Tuesday, May 12, 2009

Victim or hero

When I'm not feeling well, like the past few days, I tend to get very depressed.

I mean, when does a working single mom get to be sick?

The entire time I'm lying in bed, I'm thinking "I should be working" or "I should be doing laundry" or "I should be paying bills" or "I should go get the kids".

I need to stop shoulding on myself!

All that I really wanted was for someone to take care of me, do those things for me or at least tell me that everything would be ok.

I guess we all go through times when we feel victimized or resentful of our situations.

But it passes. Right?

---

There is a lady that I work with who sways from playing the victim to playing the hero with no in-between!

I feel bad for her. She is an unmarried, 59-year-old, miserable cat-lady.

The thing is, I think you can be an unmarried, 59-year-old, happy cat-lady, can't you?

She just isn't. She sucks energy out of a room and drags everybody down. The guys who office near her say that she's either complaining or talking like she knows everything.

She always wants to be right.

I wish I could help her but I can barely tolerate being around her too. I can't stand when she comes in my office because she won't detect the social cues of "Ok, the conversation is over now." Instead she will stand there and stare at me until I actually say, "Ok, the conversation is over now. I need to get back to work."

She takes everything personally. She will literally walk the office and tell everyone when something good happens to her (like if she has a date) or if something bad happens to her.

I know she's lonely. I realize she's miserable.

Oh my goodness. I do my best to be nice to everyone but I don't know how to handle this.

But my wanting to help her.... doesn't that make me just like her? Wanting to be right too? Who am I to judge anyway?

Does my wanting to "fix" people really help anyone?

---

I suppose I have a difficult time because I can relate to her.

I have moments of loneliness. I have moments of misery. I have been known to take things personally. I have moments when I want to walk the office and brag about something wonderful that happened to me (like if I have a date). And when I'm having a difficult time, you can see it written all over my face.

The CEO comes into my office every day to tell me his "hero stories". He's very proud of how he runs the company and he likes to brag about it.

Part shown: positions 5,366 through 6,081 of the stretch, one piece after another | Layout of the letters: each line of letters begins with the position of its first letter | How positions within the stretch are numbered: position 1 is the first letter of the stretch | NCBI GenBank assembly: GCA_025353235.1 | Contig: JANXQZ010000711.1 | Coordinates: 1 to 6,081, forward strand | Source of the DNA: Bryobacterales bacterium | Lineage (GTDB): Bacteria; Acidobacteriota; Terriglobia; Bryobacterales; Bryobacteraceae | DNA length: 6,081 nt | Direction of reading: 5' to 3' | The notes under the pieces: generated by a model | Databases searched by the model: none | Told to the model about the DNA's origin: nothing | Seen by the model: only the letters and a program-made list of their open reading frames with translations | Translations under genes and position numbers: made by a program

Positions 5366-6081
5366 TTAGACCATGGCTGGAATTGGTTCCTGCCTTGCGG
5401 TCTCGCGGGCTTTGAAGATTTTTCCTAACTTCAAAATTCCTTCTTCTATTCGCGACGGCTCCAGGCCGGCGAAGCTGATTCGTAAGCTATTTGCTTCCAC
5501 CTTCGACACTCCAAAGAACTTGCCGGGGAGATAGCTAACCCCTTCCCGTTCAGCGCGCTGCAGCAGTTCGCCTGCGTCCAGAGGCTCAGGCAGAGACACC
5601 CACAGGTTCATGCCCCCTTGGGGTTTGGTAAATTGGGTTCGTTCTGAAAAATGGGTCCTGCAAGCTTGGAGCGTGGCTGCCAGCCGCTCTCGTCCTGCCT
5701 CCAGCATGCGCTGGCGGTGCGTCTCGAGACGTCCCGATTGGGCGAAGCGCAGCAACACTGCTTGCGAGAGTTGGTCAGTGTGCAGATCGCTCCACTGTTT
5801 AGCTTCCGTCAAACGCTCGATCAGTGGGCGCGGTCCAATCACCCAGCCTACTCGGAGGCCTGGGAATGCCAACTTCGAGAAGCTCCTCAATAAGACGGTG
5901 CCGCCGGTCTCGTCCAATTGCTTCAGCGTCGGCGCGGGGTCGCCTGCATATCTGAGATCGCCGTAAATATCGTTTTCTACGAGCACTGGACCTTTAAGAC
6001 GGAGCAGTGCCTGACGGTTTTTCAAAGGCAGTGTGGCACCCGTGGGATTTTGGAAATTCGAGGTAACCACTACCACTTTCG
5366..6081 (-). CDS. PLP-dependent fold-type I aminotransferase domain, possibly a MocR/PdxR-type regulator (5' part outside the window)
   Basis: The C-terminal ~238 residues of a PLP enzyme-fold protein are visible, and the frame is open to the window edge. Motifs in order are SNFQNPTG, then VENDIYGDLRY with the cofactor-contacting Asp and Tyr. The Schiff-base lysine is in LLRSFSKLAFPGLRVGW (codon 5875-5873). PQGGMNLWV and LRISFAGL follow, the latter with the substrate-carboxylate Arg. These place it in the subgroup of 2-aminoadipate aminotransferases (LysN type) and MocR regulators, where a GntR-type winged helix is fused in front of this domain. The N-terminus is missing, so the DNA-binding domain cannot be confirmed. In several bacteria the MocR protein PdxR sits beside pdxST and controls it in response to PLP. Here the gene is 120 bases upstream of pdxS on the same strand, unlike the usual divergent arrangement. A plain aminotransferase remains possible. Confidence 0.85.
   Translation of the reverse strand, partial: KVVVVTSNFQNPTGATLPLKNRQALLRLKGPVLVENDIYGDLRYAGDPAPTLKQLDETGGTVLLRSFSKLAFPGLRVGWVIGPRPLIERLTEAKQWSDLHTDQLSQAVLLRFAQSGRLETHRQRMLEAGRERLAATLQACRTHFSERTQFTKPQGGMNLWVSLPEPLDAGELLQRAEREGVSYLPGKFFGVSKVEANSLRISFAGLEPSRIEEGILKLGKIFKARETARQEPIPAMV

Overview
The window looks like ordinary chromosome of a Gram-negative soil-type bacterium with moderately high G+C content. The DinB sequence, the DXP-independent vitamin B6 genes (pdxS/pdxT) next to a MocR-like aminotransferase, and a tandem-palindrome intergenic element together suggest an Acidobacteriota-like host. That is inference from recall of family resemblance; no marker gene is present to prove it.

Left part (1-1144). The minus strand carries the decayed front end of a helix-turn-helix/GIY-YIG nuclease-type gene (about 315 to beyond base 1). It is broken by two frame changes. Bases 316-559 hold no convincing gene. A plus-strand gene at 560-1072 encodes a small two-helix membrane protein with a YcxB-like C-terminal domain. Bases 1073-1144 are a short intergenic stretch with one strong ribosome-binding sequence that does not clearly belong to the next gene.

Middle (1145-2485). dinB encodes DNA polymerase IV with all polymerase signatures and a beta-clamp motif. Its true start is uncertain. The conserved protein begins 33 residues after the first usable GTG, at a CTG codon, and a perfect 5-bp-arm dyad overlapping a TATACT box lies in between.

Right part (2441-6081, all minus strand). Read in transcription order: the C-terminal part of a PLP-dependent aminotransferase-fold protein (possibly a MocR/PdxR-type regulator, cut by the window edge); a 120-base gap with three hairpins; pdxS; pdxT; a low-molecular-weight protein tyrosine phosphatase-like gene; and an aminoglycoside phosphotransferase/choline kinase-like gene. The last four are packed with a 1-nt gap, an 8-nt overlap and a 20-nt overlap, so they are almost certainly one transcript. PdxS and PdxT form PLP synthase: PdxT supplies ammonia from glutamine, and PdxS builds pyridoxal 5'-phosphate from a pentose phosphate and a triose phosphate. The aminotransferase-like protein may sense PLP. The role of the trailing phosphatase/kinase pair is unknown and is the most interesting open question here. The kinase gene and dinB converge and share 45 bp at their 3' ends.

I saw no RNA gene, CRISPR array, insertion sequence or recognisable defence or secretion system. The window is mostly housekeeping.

He recognizes this about himself. He understands that not everyone wants to hear it.

I actually ask him about them because I enjoy watching him light up.

I also don't mind being a sounding board for others when they are feeling lonely or miserable.

I think we all have moments of victimness or heroism.

But what do you do - or do you do anything - when someone is so stuck on one extreme or the other?


I suppose all that I can do is stop judging and recognize that she is nothing more than a reflection of myself.


Wanting someone to tell me that everything will be ok

OR

Wanting to be right.

Seeking reassurance

OR

validation.

Victim or hero.

14 comments:

  1. I was really sick for two weeks in March and could barely get out of bed to get the girls to and from school. It was horrible. I went into great depression and was crying on Skype to J almost every day. I felt so worthless and incapable, it was horrible! Why do we do that? Of course, he was great with me.

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  2. You know, I have a lonely older lady like that in my office too. Mine is down right nutty, but I refuse to even think that these traits I see in her are a reflection of my own issues. *zoikes* I don't think that makes you just like her... but I may be biased on that one. I used to joke with friends that I could probably have a blog filled just with stories about her crazy ass. Hmmm, maybe i will.

    Being physically down can make it really hard to not let the funk and shouldas creep in on you, and I know there is only so much down time you can take being a mom... but try to give yourself a break and not beat yourself up. You do the kids more justice getting yourself better than making sure all the socks are washed. Get better soon.

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  3. Yep, it is hard to be sick and single. Just focus on getting better cuz it will all be there when you are better.
    Some people seem to feed off the attention of being down and out. I had a friend like that and it would suck the life out of me. Share the good fun things.